Taken together, it may be advantageous for clinicians to pay more attention to drug and alcohol problem in patients with male gender, bipolar I subtype, comorbid anxiety disorder, especially GAD, and history of trauma, especially physical abuse during an initial interview and treatment. In addition, it may be important to ask substance abuse related questions when alcohol problem is present or vice versa.
These findings should be considered in view of several methodological limitations. First, data obtained in this study was retrospective, cross-sectional, and involved four studies. Second, not all anxiety disorders were assessed, so some individuals with other anxiety disorder alone (e.g., PTSD, social phobia) could be misclassified as having no anxiety disorder. Third, as with most psychiatric cross-sectional phenomenological studies relying upon the recall of history by patients, the diagnoses and historical variables might not be accurate, although the required presence of a significant other(s) during the initial evaluation was used to minimize such potential inaccuracy. Fourth, since differences in clinical correlates between bipolar patients with RCBD and those without RCBD have been reported,36,53 therefore, our results might not be generalizable to other bipolar populations. Fifth, not adjusting for multiple comparisons may increase the chance of Type I error. Sixth, although we tried to control for potential confounding factors, factors were not forced to remain in the model could still potentially affect the final results.
Bipolar I disorder, male gender, a history of GAD and physical abuse, earlier onset of first mania/hypomania, and later treatment with a first mood stabilizer were associated with increased risk for one or more SUDs. This suggests that properly modifying some of these variables may prevent the development of SUDs in patients with bipolar disorder.
Supported by the Stanley Medical Research Institute, Chevy Chase, MD (Dr. Calabrese), and by grants P20 MH-66054 (Drs. Calabrese and Findling), HRSA 1 C76HF00502-01 (Dr. Calabrese), R21 MH-62650 (Dr. Calabrese), R01 MH-50165 (Dr. Calabrese), and Supplement to R01 MH-50165 (Dr. Calabrese) all from the National Institutes of Health, Bethesda, MD..
Authors thank Drs. Mark Woyshville, Melvin D. Shelton, Omar Elhaj, and Daniel J. Rapport, for their clinical work and Carla Conroy for statistical assistance.
Declaration of Interest
Dr. Gao receives or has received, acted as a consultant and/or served on a speaker’s bureau for Abbott, AstraZeneca, Pfizer, Schering-Plough, and NARSAD.
Dr. Verduin has received grant support from Bristol-Myers Squibb, Eli Lilly, and Janssen.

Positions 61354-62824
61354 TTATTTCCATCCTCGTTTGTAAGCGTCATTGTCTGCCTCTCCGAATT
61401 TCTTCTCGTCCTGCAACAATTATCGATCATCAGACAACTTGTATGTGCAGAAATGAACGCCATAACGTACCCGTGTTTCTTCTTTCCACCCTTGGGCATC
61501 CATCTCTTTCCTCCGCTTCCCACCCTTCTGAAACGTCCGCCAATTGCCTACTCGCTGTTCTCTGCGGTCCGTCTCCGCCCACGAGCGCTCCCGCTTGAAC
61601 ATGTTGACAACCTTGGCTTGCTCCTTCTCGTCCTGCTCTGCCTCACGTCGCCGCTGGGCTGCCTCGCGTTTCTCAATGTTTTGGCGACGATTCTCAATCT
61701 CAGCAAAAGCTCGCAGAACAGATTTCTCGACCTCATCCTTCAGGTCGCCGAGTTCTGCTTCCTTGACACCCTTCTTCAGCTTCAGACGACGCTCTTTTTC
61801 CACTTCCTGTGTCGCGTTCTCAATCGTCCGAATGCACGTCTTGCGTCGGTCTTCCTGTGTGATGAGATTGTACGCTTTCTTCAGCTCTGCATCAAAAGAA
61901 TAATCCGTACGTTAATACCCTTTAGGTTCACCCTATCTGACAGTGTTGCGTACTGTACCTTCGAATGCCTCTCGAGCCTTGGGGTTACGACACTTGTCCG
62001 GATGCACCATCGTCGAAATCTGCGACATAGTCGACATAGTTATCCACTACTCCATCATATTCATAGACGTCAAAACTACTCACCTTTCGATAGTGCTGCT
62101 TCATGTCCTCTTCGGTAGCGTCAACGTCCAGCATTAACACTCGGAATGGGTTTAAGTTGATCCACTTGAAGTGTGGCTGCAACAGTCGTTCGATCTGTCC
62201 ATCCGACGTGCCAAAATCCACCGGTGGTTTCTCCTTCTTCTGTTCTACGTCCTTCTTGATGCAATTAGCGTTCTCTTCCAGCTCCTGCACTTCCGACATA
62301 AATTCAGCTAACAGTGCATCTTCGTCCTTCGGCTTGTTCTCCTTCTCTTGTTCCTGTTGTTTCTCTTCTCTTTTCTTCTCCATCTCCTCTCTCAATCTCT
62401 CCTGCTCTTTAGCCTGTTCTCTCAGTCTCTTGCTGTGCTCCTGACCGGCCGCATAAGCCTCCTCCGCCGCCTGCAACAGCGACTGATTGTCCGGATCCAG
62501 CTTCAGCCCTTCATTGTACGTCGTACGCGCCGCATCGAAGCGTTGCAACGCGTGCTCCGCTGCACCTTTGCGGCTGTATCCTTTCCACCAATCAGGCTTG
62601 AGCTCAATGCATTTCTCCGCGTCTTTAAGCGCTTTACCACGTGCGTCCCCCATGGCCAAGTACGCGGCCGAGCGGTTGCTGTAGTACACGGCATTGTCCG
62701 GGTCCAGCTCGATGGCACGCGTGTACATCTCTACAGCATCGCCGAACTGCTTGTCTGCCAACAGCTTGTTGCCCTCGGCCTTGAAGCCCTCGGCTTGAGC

Dr. Kemp serves on the speaker’s bureau for Astra-Zeneca and Pfizer, and serves as a consultant for Bristol-Myers Squibb. He has received research support from Takeda (study medication only, no financial support), NARSAD, and the International Society for Bipolar Disorders Research Fellowship Award; KL2 RR024990
Dr. Tolliver receives grant support from Forest Laboratories.
Dr. Ganocy Received grant support from Eli Lilly Co.
Dr. Findling receives or has received research support, acted as a consultant and/or served on a speaker’s bureau for Abbott, Addrenex, AstraZeneca, Biovail, Bristol-Myers Squibb, Forest, GlaxoSmithKline, Johnson & Johnson, KemPharm Lilly, Lundbeck, Neuropharm, Novartis, Noven, Organon, Otsuka, Pfizer, Sanofi-Aventis, Sepracore, Shire, Solvay, Supernus Pharmaceuticals, Validus, and Wyeth.
Dr. Calabrese has received federal funding from the Department of Defense, Health Resources Services Administration and National Institute of Mental Health. He has received research support from Abbott, AstraZeneca, Bristol-Myers Squibb, Cephalon, Cleveland Foundation, Eli Lilly, GlaxoSmithKline, Janssen, NARSAD, Repligen, Stanley Medical Research Institute, Takeda and Wyeth. He consulted to or served on advisory boards of Abbott, AstraZeneca, Bristol-Myers Squibb, Cephalon, Dainippon Sumitomo, EPI-Q, Inc., Forest, France Foundation, GlaxoSmithKline, Janssen, Johnson and Johnson, Lundbeck, Neurosearch, OrthoMcNeil, Otsuka, Pfizer, Repligen, Schering-Plough, Servier, Solvay, Supernus, Synosia, and Wyeth. He has provided CME lectures supported by Abbott, AstraZeneca, Bristol-Myers Squibb, France Foundation, GlaxoSmithKline, Janssen, Johnson and Johnson, Sanofi Aventis, Schering-Plough, Pfizer, Solvay, and Wyeth.
The other authors report no conflicts of interest. The authors alone are responsible for the content and writing of the paper.